FOM: Arbitrary objects

James Robert Brown jrbrown at
Tue Jan 29 12:02:05 EST 2002

The problem with "arbitrary object" probably has more to do with "object" 
than with "arbitrary".


How many logicians are in the room?
How many electrons are in the room?
How many objects are in the room?

The first two have definite objective answers (though they may be 
impossible to determine), but the third doesn't have a definite answer.

Moral: There is no such thing as a THING (object, entity) pure and simple; 
there are only KINDS OF THINGS.

Thus,  "arbitrary logician", "arbitrary electron", "arbitrary number" are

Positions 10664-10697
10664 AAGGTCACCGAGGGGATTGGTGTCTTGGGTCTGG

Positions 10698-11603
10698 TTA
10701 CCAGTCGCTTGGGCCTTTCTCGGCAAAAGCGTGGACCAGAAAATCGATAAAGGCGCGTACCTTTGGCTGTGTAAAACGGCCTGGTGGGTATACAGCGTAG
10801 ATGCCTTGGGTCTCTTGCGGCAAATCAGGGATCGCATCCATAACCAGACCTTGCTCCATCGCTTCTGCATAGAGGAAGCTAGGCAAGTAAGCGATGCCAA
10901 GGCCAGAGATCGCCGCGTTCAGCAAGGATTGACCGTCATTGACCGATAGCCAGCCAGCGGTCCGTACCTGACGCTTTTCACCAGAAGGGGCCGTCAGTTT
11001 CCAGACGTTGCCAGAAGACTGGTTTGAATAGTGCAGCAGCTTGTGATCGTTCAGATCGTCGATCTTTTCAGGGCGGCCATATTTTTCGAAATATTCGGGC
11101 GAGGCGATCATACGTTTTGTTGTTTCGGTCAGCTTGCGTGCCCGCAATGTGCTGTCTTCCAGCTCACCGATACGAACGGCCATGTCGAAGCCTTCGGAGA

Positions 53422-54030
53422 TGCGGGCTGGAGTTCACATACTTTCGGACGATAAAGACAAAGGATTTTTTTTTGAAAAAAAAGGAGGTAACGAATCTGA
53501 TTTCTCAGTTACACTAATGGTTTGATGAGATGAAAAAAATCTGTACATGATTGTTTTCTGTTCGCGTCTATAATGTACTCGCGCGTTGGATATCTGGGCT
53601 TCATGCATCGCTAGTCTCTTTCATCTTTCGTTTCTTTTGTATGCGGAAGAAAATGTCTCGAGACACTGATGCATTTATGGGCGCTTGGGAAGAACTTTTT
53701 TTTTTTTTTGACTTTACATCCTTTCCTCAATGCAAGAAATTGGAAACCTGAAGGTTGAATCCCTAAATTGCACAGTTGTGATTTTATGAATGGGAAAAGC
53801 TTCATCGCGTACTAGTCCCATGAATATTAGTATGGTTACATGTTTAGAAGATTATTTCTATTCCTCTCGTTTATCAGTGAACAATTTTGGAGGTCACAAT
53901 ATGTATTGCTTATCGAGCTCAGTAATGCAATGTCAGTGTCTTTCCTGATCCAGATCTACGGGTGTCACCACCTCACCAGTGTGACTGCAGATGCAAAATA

all legitimate, but "arbitrary object" is not.  (When we use the expression 
"arbitrary object" it is usually with reference to a domain of kinds of 
object (sets, numbers), so they are not really objects pure and simple.)

I don't know if this is a good argument, but it seems plausible.  I vaguely 
recall learning it years ago in undergraduate metaphysics.  It may come 
from Quine (who remarked somewhere: "no entity without identity"), but I 
don't know.  Finally, HF is surely right that "arbitrary" is not an 
adjective (at least not logically, though it is grammatically).

Jim Brown

James Robert Brown
Department of Philosophy
University of Toronto
Toronto    M5S 1A1
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